The two computer types (client and server) are distinguished by using a WMI filters to ensure that only the policy intended for computers that are running a client version of Windows can be applied to that computer. A similar WMI filter on the server GPO ensures that only computers that are running server versions of Windows can apply that GPO. Each of the GPOs also have security group filters to prevent members of the group FIREWALL_NO_DEFAULT from receiving either of these two GPOs.

    • Client computers receive a GPO that configures Windows Firewall with Advanced Security to enforce the default Windows Firewall behavior (allow outbound, block unsolicited inbound). The client default GPO also includes the built-in firewall rule groups Core Networking and File and Printer Sharing. The Core Networking group is enabled for all profiles, whereas the File and Printer Sharing group is enabled for only the Domain and Private profiles. The GPO also includes inbound firewall rules to allow the WGBank front-end server dashboard update traffic, and rules to prevent company-prohibited programs from sending or receiving network traffic, both inbound and outbound.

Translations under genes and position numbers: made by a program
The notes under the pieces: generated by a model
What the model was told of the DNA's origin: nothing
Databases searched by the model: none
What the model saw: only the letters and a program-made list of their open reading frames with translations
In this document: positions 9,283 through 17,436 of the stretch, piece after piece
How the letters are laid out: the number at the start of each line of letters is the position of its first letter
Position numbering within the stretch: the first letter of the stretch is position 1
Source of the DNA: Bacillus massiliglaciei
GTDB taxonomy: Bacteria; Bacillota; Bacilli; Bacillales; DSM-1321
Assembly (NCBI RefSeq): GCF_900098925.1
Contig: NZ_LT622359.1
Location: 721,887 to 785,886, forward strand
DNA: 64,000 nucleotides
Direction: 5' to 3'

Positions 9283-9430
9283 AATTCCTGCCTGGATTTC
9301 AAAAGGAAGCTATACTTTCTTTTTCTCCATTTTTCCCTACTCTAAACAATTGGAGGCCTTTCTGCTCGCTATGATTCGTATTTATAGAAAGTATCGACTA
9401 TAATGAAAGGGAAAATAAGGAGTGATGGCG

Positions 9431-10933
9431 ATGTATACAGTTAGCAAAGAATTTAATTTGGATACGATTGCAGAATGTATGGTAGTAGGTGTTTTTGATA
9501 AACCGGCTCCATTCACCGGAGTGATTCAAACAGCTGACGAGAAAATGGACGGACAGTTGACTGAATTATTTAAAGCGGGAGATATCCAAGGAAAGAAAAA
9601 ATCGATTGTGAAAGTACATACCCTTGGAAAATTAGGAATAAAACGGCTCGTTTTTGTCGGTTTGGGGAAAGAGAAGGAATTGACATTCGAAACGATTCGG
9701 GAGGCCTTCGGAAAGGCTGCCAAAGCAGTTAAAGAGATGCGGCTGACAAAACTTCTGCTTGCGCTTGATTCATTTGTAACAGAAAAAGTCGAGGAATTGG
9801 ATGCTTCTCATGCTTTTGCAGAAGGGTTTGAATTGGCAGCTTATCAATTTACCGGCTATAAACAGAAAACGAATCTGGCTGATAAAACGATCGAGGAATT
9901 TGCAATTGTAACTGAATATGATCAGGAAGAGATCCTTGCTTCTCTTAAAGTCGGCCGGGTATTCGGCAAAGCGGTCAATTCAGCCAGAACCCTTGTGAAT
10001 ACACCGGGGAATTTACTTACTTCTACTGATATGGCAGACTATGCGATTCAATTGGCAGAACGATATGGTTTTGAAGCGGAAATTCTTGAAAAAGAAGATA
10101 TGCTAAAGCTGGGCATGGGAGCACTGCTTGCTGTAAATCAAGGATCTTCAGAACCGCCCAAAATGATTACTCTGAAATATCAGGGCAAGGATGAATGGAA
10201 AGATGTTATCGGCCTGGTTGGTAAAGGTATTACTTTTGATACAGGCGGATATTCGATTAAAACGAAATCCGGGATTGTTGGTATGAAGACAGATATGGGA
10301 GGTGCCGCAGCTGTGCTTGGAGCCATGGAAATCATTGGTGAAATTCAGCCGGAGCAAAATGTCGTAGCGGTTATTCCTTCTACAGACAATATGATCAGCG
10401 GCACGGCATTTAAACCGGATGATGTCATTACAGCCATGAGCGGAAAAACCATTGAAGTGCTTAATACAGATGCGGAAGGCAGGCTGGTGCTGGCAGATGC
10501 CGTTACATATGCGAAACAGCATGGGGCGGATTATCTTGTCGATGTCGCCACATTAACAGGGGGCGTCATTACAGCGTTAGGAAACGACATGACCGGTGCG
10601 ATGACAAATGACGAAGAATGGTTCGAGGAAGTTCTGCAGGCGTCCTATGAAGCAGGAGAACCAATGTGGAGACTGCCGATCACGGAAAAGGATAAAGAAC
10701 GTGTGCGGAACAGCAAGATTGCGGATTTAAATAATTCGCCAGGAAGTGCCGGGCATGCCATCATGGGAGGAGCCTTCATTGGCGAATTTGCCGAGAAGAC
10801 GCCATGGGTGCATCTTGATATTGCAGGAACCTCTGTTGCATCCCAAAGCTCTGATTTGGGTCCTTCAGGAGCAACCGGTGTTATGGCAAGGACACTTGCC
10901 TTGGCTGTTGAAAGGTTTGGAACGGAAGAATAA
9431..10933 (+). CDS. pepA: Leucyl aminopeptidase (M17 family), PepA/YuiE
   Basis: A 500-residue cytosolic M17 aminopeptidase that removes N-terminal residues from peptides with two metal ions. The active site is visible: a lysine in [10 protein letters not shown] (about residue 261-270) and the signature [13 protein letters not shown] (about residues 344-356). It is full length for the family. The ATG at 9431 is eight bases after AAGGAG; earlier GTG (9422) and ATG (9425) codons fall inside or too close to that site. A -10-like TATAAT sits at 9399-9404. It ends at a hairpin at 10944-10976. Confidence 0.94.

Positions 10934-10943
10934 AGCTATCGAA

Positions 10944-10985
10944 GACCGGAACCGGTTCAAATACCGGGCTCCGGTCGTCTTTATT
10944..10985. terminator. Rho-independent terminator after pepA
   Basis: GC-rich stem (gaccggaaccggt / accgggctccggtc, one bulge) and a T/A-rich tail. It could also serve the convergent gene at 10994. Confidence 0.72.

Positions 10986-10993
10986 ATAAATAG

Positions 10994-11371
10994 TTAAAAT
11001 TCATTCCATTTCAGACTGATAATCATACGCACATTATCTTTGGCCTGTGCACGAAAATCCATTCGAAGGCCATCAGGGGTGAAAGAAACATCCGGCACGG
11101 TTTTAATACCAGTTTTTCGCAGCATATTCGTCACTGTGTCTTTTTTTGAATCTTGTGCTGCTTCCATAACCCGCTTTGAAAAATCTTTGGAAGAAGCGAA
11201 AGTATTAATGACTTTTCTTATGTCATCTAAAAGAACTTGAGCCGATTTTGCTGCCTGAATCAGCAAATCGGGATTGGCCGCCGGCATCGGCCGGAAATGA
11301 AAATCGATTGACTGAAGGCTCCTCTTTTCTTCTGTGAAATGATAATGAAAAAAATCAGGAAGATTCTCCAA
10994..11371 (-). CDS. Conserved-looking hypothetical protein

• Server computers receive a GPO that includes similar firewall configuration to the client computer GPO. The primary difference is that the rules are enabled for all profiles (not just domain and private). Also, the rules for WGBank dashboard update are not included, because it is not needed on server computers.

    All rules are scoped to allow network traffic only from computers on Woodgrove Bank's corporate network.

  • CG_FIREWALL_NO_DEFAULT. Members of this group do not receive the default firewall GPO. Computers are added to this group if there is a business requirement for it to be exempted from the default firewall behavior. The use of a group to represent the exceptions instead of the group members directly makes it easier to support the dynamic nature of the client computer population. A new computer joined to the domain is automatically given the appropriate default firewall GPO, unless it is a member of this group.